Message from the Pastor-Our Advent Series

Advent wreath

Little Rock, Pasternak, Mickey Mantle, Kerouac

Sputnik, Chou En-Lai, "Bridge on the River Kwai"

Lebanon, Charles de Gaulle, California baseball

Starkweather homicide, children of thalidomide

Buddy Holly, Ben Hur, space monkey, mafia

Hula hoops, Castro, Edsel is a no-go

U2, Syngman Rhee, Payola and Kennedy

Chubby Checker, Psycho, Belgians in the Congo

We didn't start the fire

It was always burning, since the world's been turning

We didn't start the fire

No, we didn't light it, but we tried to fight it

In 1989, Billy Joel - who was just in concert in Minneapolis the weekend before I write this, although I didn't attend the concert - released his song "We Didn't Start the Fire," which I have excerpted above. It is essentially a litany of news-y things, serious and unserious, but the chorus is the part most folks from that era know by heart: "We didn't start the fire; it was always burning since the world's been turning - we didn't start the fire; no, we didn't light it; we've been trying to fight it!".

The core idea here is pretty simple: the absolute tidal wave of bad news, celebrity gossip, political punditry, and stories of bizarre trends that make up our "newsfeed" are the latest logs thrown on a fire as old as human life itself. Each generation both feeds the fire - and fights the fire - as it is passed on like a relay baton.

This song has been given an update by the band Fall Out Boy just this year, 34 years after the original. Here's a sample of their lyrics:

Captain Planet, Arab Spring, L.A. riots, Rodney King

Deep fakes, earthquakes, Iceland volcano

Oklahoma City bomb, Kurt Cobain, Pokémon

Tiger Woods, MySpace, Monsanto, GMOs

Harry Potter, Twilight, Michael Jackson dies

Nuclear accident, Fukushima, Japan

Crimean Peninsula, Cambridge Analytica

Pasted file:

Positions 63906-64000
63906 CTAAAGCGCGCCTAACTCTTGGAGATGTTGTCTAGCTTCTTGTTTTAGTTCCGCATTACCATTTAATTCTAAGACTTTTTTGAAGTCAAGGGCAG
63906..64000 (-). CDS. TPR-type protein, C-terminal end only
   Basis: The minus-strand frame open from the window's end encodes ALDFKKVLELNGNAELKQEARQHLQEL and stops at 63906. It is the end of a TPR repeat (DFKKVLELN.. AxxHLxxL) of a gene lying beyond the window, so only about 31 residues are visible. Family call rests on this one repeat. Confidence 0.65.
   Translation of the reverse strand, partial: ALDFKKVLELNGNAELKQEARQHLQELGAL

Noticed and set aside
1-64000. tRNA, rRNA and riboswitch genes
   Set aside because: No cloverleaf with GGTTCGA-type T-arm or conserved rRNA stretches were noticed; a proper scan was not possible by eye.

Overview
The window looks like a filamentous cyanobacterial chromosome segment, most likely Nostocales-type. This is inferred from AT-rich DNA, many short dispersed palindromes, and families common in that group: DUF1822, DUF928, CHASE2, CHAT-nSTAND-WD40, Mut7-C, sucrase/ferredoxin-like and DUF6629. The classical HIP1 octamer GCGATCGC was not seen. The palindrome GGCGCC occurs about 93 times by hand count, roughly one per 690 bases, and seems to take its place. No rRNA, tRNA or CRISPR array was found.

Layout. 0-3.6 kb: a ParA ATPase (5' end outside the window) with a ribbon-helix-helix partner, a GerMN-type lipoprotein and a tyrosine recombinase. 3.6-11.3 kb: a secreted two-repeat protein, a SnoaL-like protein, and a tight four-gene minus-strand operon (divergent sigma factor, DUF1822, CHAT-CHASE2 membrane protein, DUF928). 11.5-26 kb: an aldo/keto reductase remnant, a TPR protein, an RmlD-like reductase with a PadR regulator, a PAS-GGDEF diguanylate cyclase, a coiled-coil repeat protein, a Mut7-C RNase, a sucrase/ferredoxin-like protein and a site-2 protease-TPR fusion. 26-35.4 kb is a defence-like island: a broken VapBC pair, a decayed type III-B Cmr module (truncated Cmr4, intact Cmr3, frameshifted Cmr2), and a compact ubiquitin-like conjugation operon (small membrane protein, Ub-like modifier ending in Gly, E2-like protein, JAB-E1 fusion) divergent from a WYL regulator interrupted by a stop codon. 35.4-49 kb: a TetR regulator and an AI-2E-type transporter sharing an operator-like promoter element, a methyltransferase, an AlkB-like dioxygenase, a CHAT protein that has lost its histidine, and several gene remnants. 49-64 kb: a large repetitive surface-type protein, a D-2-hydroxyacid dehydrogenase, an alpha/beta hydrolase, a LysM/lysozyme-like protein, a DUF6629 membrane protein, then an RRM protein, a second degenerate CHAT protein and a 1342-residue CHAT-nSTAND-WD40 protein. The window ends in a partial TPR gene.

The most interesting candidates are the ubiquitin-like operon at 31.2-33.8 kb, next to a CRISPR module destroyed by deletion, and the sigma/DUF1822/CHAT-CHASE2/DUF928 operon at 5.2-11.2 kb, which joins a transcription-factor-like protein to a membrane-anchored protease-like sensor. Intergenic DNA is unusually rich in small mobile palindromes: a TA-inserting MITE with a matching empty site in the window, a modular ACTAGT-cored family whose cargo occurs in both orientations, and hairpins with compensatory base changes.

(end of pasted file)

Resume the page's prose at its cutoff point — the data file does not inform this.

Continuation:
Kim Jong Un, Robert Downey Jr., Iron Man

We didn't start the fire

It was always burning since the world's been turning

We didn't start the fire

No, we didn't light it, but we're trying to fight it

By updating the lyrics, Fall Out Boy adds a layer of meaning: not only do we both feed and fight the fire with each successive generation, but it implies that we need to see the events of our own time in a much broader context. We should not, dare not, get caught up in current events as though our time is uniquely hard, challenging, and scary: "it was always burning since the world's been turning." Biblically, they would find themselves in agreement with the writer of Ecclesiastes: "What has been is what will be, and what has been done is what will be done, there is nothing new under the sun. Is there a thing of which it is said, ‘See, this is new’? It has already been, in the ages before us." (1:9-10).

Our Advent series is an attempt to reframe and reset our picture of the world, God's work in it, and our place in it all. "Doomscrolling" is a word that was coined to describe going through the headlines on Google, cable news sites, or social media, dwelling on and in the worst, ugliest, most cynical things that come to us that way. Remember: algorithms pay attention to what spend our time looking at, so they feed us more of what we already pay attention to.

In Advent, we will be "Hopescrolling" - telling stories of where good has happened or is happening in the world, perhaps underreported and unseen, but happening all the same. The prophet Isaiah will be our companion for that series. As a prophet who saw apocalyptic doom fall on his people in the destruction of the temple in Jerusalem and forced exile to Babylon, he had every reason to spend his days looking for the worst. Instead, he looked for the coming of God. He believed in grace, redemption, forgiveness, and a God who plays the long game.

There are fires we start, fires we feed, and fires we fight - it is a worthy question when we find ourselves caught up in the fierce urgency of "now" to ask which we are doing . . .and which we are called to do.

Blessings, Rachel